The mission statement of Fedex is:

FedEx Corporation will produce superior financial returns for its shareowners by providing high value-added logistics, transportation and related information services through focused operating companies. Customer requirements will be met in the highest quality manner appropriate to each market segment served. FedEx Corporation will strive to develop mutually rewarding relationships with its employees, partners and suppliers. Safety will be the first consideration in all operations. Corporate activities will be conducted to the highest ethical and professional standards.

The mission statement of FedEx is a summation of the company's philosophy. It tells investors that the company is going to make a profit by putting the people first, and by carrying out its operations by providing the highest level of customer satisfaction it can. FedEx has also maintained a high level of quality. In 1990 as Federal Express the company received the Malcolm Baldrige Award. Some of the more recent awards it's received was the ICARE trophy in 2007 for its Safety First approach for operations at the Charles De Gaulle hub, placed 6th on Fortune's America's Most Admired Companies list in 2007.

The FedEx Corp has set five long-term goals for itself. The company wants to grow its revenue 10% annually and have a 10% operating margin. It also looks to increase its EPS yearly by 10-15% as well as increase it cash flows and returns. FedEx has five strategies it uses to grow the business in order to meet its goals. It focuses on growing the core package delivery business, and to grow the company internationally. They also focus on growing the supply chain business and to look for grow in e-commerce and in technology as well as growing by offering new services and forging new alliances with other companies.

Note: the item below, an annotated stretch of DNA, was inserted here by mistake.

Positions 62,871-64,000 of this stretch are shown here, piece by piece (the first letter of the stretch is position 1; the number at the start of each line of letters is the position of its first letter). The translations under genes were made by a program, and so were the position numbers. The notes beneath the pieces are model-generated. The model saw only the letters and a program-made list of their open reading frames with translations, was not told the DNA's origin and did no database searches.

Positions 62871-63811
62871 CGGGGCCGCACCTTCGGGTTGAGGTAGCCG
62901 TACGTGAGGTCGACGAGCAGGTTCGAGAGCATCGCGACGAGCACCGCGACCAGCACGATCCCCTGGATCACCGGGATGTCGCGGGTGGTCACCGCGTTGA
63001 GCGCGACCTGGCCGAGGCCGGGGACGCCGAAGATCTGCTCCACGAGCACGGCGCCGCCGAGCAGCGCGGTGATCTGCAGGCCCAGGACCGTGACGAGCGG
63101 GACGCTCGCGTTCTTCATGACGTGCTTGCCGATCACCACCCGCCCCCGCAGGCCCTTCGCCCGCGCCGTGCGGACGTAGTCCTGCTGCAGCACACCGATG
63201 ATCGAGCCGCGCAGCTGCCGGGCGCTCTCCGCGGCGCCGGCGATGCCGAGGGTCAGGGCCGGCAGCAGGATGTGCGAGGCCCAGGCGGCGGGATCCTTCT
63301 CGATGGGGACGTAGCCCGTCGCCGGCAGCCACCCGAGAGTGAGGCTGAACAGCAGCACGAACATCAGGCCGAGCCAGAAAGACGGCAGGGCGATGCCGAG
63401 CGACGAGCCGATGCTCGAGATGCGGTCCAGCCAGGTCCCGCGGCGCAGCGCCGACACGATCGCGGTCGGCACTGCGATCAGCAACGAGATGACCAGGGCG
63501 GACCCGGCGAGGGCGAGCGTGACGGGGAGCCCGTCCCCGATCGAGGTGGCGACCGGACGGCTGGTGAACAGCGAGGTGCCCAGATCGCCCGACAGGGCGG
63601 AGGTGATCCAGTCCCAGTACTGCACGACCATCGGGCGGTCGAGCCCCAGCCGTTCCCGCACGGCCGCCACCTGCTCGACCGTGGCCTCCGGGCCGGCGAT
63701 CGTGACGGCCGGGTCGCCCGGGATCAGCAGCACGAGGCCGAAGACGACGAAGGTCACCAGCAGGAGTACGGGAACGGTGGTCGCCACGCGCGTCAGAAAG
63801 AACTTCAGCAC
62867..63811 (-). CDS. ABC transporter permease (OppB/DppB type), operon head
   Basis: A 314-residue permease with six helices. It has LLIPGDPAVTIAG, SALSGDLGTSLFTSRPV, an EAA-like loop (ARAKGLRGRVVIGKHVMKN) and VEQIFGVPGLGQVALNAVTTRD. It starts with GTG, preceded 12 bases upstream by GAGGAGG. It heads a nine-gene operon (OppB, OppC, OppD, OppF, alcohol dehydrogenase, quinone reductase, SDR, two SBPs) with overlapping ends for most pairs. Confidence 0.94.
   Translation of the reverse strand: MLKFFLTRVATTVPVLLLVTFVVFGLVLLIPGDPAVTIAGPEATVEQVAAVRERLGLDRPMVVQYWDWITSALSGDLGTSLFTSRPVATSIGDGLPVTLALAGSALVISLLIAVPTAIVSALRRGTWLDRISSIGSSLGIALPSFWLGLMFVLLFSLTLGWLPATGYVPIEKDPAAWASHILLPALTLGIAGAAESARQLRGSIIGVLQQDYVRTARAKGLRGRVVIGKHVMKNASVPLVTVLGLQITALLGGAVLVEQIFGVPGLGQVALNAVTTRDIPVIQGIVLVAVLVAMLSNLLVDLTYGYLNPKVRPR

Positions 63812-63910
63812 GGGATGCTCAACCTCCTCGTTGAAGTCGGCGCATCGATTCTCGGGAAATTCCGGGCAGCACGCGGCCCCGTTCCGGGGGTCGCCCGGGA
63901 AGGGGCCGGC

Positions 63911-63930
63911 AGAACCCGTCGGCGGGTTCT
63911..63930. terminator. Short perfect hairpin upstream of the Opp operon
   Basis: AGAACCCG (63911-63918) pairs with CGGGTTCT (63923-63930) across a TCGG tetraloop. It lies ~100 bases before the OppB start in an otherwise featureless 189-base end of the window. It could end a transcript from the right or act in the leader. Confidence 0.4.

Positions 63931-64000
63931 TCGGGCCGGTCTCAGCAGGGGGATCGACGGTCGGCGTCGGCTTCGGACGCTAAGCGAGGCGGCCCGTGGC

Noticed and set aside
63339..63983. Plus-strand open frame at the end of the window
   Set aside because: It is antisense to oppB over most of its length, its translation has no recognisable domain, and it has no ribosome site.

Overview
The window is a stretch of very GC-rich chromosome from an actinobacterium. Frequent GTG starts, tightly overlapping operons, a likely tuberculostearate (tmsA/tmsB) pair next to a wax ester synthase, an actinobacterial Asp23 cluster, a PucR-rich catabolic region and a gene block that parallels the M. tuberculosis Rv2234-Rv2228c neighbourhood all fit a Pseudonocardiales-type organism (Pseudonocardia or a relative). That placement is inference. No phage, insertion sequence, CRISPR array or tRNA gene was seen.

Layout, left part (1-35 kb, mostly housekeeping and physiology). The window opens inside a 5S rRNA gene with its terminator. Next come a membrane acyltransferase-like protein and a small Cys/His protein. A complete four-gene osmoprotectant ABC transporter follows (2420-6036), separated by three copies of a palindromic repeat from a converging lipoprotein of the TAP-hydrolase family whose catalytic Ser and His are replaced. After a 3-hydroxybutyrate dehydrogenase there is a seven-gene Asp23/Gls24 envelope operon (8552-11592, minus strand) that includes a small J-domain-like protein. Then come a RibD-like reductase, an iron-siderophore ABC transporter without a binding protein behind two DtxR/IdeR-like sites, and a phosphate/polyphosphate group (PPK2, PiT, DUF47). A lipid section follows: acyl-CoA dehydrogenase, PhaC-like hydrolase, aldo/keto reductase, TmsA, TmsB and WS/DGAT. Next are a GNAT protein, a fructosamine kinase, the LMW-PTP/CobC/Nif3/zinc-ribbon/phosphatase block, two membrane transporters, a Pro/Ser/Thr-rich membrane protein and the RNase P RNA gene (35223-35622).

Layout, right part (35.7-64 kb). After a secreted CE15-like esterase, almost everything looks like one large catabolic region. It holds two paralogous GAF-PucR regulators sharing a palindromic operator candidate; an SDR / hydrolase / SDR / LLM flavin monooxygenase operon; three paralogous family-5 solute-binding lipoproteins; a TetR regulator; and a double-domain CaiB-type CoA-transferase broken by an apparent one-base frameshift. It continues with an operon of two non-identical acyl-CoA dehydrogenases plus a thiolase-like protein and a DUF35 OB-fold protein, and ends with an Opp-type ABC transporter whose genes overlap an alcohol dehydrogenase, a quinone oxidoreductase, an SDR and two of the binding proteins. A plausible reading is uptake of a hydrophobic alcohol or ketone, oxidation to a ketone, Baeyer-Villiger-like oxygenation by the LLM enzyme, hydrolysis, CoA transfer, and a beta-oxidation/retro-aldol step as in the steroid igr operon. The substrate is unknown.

2Some of FedEx's key strategies not only the CEO of FedEx Corp, Fred Smith but also the CEOs of FedEx's subsidiaries. Fred Smith has been with the company since it began. The foundation of his company began in a term paper at Yale in which he felt he could make air freight service more efficient. As the CEO his role is to provide the strategy for the business units under the FedEx Corp umbrella. In 2004 he was named Chief Executive magazine's 2004 "CEO of the Year." He believes in loyalty to his employees. An example of this would be taking out 11 different full pages ads thanking his employees for working extra to handle an extra 800,000 packages during a UPS strike in 1997. He also gave his employees special bonuses.

Alan B Graf Jr. is FedEx Corp's CFO and Executive Vice President. He started working with the company back in 1980 as a financial analyst until 1987 when he became the Vice President and Treasurer. In 1991, Graf was promoted to CEO of FedEx Express. After the company acquired Caliber Systems, and became the FedEx Corp he was promoted into his current role in the company. His responsibilities include handling FedEx Corp's global financial functions such as "financial planning, treasury, tax, accounting and controls, internal audit and corporate development."